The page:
8. 8. 06 The panel discussed at length on the different ways of evaluating the performance of medical affairs personnel. They were unanimous in their opinion that, in contradiction to the current scenario, such an assessment should not be judged on the basis of sales alone. That being said, the panel agreed that it is extremely difficult to dissociate one's self from product performance. There is a need to be ethical in promoting a product, and the effectiveness of a particular programme should be judged, as it can provide an insight into the success or failure of a product. In the words of a leading pharmaco-economist – “healthcare is economic growth with finite supply where the basic human right is an infinite demand'. The role of a medical advisor lies in guiding the sales colleagues to achieve effective & ethical communication with respect to the target population regarding a product – the business of pharmaceutical selling is the business of communication. There is a need to accept greater social responsibility by the healthcare industry, need for medical advisors to respect the doctor-patient relationship and to ideally do the right thing despite being linked to sales numbers. Patient benefit is the utmost priority, & there is a need for CMEs to be more disease-centric, as opposed to being product-centric. The panel opined that, on occasion one might be required to take a business decisions which seem to go against the organisation – however, as long as they are in favour of patients towards which you are primarily responsible to, one needn't feel guiltyaboutit. Panel Discussion
  9. 9. 07 “Good Work” - Dr. Deepak Bachani Senior Medical Advisor-Metabolics at Bristol-Myers Squibb India Pvt.Ltd. “Good initiative. Should be continued” - Dr. Archana Toppo Panda Medical Advisor, Dr. Reddy's Laboratories “Well Done. Keep up the good work” - Dr. Sanjay Hadigal Post Graduate in MD Pharmacology at Kasturba Medical College, Mangalore “Overall INMAS 2014 was really good. Being a student in MD Pharmacology, it was good to know about varios career prospectsintheindustry” - DrAbhinayPaunikar M.D. Pharmacology, MGM MedicalCollege “Amazing platform to interact with industry pioneers and seniors in the pharma world to learn and plan carrier development” -Dr. AhsanShoeb Medical Advisor - Emerging Markets Dr. Reddy's Laboratories "This was a good initiative, much needed, well organised. Should use this to convert into an annual meeting perhaps an association.WellDone! Keep itUp!" - Dr.Aamir Shaikh Founder Assansa, Health CareConsultant “It was a brilliant effort and especially helpful for someone who is an aspirant, coming from an academic background, where we do not get necessarily get to understand theindustry expectations” - Dr. Richeek Pradhan MD Pharmacology student at IPGME&R, Kolkata “Found it very interesting and wonderful to attend INMAS. There has to be such events in near future” - Dr. Dhammdeep Dabhade Senior Manager - Medical Affairs at Venus Remedies Limited “Excellent with insightful talks by all speakers” - Dr Madhura Naik M.D. Pharmacology, TNMC Medical College and Nair hospital "Incited us towards medical affairs part of industry. Brought "industry touch"" to an otherwise academic industry curriculum" - Dr. Poorwa Wandalkar, MD Pharmacology resident, B. J. Government Medical College Testimonials Attendees/ Delegates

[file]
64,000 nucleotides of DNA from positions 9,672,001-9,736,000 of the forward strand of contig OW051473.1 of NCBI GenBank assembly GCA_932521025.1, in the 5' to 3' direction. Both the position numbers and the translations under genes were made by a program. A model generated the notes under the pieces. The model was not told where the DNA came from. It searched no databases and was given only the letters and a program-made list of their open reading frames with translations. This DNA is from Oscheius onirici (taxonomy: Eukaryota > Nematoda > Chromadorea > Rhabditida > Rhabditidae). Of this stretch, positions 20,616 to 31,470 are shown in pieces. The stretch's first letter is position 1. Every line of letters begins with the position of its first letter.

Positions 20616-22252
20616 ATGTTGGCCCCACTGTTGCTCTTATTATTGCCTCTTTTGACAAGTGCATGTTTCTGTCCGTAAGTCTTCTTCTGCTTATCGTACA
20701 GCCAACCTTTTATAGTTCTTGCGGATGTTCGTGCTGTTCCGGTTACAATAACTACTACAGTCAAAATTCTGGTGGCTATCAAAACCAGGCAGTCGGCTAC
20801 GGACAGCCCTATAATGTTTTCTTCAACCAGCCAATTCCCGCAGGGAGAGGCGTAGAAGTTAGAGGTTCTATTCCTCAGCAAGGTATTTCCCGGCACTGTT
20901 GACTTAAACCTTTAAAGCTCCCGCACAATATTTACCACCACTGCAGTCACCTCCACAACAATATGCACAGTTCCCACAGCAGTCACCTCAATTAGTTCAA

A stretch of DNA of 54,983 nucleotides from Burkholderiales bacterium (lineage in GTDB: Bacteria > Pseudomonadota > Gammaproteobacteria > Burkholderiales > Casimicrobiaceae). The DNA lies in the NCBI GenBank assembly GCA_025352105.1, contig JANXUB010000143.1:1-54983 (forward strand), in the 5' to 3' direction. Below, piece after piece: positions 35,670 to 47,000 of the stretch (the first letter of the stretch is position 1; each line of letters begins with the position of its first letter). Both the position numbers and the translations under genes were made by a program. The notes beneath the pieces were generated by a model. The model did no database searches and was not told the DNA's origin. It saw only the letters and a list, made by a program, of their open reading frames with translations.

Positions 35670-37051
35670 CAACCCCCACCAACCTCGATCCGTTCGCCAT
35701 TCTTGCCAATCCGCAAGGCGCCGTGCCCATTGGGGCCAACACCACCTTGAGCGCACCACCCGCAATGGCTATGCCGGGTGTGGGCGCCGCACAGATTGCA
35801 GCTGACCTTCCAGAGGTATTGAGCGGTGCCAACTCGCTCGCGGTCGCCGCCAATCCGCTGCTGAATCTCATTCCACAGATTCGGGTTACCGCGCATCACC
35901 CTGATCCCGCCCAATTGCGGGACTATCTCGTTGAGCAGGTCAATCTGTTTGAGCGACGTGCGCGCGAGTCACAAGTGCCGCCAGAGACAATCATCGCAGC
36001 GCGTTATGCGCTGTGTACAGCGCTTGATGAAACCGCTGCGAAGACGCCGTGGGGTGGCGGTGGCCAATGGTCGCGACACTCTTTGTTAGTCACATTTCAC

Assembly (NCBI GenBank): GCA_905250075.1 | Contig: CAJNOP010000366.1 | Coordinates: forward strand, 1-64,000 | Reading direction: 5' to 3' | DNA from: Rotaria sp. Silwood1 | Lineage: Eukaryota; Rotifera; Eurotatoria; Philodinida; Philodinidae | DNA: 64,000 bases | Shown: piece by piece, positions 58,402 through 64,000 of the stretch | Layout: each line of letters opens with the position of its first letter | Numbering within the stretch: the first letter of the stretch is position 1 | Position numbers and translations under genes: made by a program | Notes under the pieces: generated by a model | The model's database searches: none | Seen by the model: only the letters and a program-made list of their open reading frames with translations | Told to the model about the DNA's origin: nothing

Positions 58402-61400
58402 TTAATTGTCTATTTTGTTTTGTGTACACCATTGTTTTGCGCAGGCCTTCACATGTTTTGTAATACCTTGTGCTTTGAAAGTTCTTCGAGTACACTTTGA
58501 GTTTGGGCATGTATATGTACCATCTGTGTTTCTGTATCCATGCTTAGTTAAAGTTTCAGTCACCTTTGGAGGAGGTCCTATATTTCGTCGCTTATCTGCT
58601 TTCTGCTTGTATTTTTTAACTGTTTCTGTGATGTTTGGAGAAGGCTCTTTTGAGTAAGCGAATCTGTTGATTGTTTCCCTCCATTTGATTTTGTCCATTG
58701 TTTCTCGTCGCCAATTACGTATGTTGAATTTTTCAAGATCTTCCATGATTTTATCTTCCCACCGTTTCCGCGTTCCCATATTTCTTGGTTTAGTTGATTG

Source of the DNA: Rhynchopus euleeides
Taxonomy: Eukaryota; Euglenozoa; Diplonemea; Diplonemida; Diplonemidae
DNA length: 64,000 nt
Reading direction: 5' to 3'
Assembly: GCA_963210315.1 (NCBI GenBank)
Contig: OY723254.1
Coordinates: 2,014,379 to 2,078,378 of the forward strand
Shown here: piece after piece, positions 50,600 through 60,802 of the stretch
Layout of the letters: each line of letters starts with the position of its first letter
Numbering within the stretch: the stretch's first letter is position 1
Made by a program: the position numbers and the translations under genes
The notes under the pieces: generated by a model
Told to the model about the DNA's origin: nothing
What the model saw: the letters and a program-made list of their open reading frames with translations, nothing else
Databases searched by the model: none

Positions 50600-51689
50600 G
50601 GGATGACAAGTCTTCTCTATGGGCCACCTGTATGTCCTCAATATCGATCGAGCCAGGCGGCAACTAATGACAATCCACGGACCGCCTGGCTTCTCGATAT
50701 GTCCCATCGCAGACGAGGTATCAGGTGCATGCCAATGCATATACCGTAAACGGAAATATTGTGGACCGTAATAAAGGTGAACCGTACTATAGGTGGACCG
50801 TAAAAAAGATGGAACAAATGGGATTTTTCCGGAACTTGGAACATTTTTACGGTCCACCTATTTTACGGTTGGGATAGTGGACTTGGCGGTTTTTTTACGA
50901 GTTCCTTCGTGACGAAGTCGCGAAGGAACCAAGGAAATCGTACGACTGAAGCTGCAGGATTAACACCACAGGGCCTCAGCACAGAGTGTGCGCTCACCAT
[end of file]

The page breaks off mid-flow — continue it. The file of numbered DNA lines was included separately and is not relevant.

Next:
10. 10. Straight from the horse's mouth 08 Dr. VirajSuvarna MedicalDirector,BoehringerIngelheim IndiaPrivateLimited This particular initiative, the first Indian Medical Advisors Summit, is long-awaited & an extremely crucial initiative that has been organized by Geronimo Healthcare, in particular Dr. Amit Dang. The reason I am saying this is because if you look at different functions in the medical department, medical affairs is the one that is closest to business, & is arguably the toughest, because on one hand you have business needs & on the other SOPs, compliance, applicable regulatory requirements; and sometimes it is extremely difficult for medical affairs to walk that thin dividing line. So it is increasingly important for medical affairs personnel from differentcompaniestocometosuchaforum. Dr. Amit Garg HeadEmerging Markets,Dr.Reddy'sLaboratories It is a very good initiative, it's the first of its kind and the first time in India that all of us have gathered together, & it needs to gather momentum. I think the beauty is that we have a very cross- cultured diverse background encompassing people working in clinical operations, regulatory affairs & medical affairs, in India aswellasemerging markets. Dr.GaneshKadhe AVP,MedicalAffairs&ClinicalOperations(India&EMI),WockhardtLtd. First of all, I would like to thank Geronimo for arranging this summit – I think it was required from a long time – it happens abroad in Asia-Pacific & the western world, but this was the first time it was happening in India, & was definitely required for all of us. It will not only help students who are doing their post- graduation to understand their roles & responsibilities in the future, understand career opportunities, but also those who are right now in their job in a pharmaceutical industry as medical advisors to understand the scope of their job & what the expectationsarefromthembythevariousstakeholders. Dr.AjuAbrahamVarghese Sr.MedicalManagerRegionalMedicalAffairs,PfizerIndia First of all, I would like to thank Geronimo for organising this event, & it was a very successful one, with over 100 participants here. I am personally glad to be here as there was a new topic given to me – Regional Medical Affairs & introduction of its team members. I could see the drive of the people present here, their passion! So I would request Geronimo to conduct this more often (even every year), & we should together take thisjourneyforward.